Piccolo and Keinapfel  conducted a study in 2019 to compare the rein tension between a ridden and unridden horse when placed in a dressage position, and the possible conflict behaviours that may arise . They found that without a rider, the horses voluntarily maintained a rein tension of 1kg in all gaits, however, when ridden the tension force to maintain the same frame was higher (approximately 3kg) . Therefore, it is possible to maintain a correct dressage frame without much force from the rider. They also found that there was an increase in conflict behaviour from the horses when ridden as compared to without a rider, indicating that too much rein tension could result in pain which could then develop into a conflict response .
Warren-Smith and associates  conducted a similar study, comparing rein tension while riding to that of long-reining . They found that more tension was required in long-reining, though they believe this could be due to the lack of other forms of communication between horse and rider, such as the rider’s seat . They also found that “different horses required different rein tensions to elicit the same responses”, however, overall, they believe that “responses can be achieved with relatively low tensions” and that because of this, “one must question the welfare of horses subjugated to significantly greater tensions” .
Overall, these studies indicate that riders need to be aware of the force used when communicating with their horse as too much tension in the reins could negatively affect the horse’s welfare.
However, a study conducted by Clayton and associates found that “the rider’s perception of tension was very different from the tension data recorded by the strain gage transducers” . They suggest that the rider’s assessment of rein tension is highly subjective, as the perception of tactile sensation is difficult when riders are inundated with stimuli from both the horse’s movements as well as the environment around them . They also claim that there is a contrast in the perception of the left and right hands so that when the rider describes the contact as smooth and consistent, they were unaware of the undulating nature of the rein tension . This indicates that even when riders are attempting to maintain a light, consistent rein tension when communicating with their horse, they may be unaware of how much tension they are creating, leading to riders unknowingly affecting the welfare of their horse.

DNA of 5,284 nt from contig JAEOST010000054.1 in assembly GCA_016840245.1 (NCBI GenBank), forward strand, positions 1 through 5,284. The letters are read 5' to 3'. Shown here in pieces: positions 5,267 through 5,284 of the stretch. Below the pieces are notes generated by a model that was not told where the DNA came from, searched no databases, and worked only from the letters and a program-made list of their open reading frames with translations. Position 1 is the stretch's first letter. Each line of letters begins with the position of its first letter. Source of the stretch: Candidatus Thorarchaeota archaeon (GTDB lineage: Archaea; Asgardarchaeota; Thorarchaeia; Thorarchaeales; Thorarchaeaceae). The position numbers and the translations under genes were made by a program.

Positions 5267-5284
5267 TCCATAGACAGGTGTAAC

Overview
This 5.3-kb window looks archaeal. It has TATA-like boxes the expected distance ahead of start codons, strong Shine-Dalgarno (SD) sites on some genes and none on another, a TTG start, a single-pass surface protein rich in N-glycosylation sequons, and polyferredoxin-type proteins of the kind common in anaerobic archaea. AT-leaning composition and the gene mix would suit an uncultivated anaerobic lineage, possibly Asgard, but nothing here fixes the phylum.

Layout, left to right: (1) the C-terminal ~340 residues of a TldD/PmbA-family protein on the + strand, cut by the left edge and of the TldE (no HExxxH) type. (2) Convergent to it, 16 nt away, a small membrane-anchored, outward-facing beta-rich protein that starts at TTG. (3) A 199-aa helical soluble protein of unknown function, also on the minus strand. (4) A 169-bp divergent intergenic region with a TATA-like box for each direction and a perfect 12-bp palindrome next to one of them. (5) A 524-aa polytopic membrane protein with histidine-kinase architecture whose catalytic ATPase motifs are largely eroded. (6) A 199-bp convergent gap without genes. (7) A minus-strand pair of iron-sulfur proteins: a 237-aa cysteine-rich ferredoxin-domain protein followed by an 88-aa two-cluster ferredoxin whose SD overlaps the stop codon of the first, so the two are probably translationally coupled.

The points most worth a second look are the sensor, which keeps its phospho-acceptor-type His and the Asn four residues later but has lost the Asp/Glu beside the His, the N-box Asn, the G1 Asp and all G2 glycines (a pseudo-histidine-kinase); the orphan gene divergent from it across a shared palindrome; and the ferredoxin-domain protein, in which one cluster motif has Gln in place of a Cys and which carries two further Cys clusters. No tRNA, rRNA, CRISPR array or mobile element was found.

Some instructors suggest that beginner riders use a martingale or elastic rein inserts to prevent an unsteady hand position from causing discomfort, which could then lead to conflict behaviours . However, Heleski and associates  found that there was minimal conflict behaviour observed in the riding horses, despite there being a higher level of rein tension when a martingale was implemented . It was also found that there was no benefit gained from implementing elasticised rein inserts, due to the low rein tensions used by novice riders . Therefore, neither martingales nor elastic rein inserts help to minimise the amount of rein tension applied to the horse and is not useful in preventing the negative effects of too much rein tension on the welfare of the horse.
 Clayton, H.M, Singleton, W.H, Lanovaz, J.L & Cloud, G.L 2003, ‘Measurement of rein tension during horseback riding using strain gage transducers’, Experimental Techniques, vol. May/June, pp. 34 – 36
 Piccolo, L & Kienapfel, K 2009, ‘Voluntary rein tension in horses when moving unridden in a dressage frame compares with ridden tests of the same horses – a pilot study’, Animals, vol. 9, no. 321, pp. 2 – 10
 Warren-Smith, A, Curtis, R, Greetham, L & McGreevy, P 2007, ‘Rein contact between horse and handler during specific equitation movements’, Applied Animal Behaviour Science, vol. 108, pp. 157 – 169
 Heleski, C.R, McGreevy, P.D, Kaiser, L.J, Lavagnino, M, Tans, E, Bello, N & Clayton, H.M 2009, ‘Effects on behaviour and rein tension on horses ridden with or without martingales and rein inserts’, The Veterinary Journal, vol. 181, pp. 56 – 62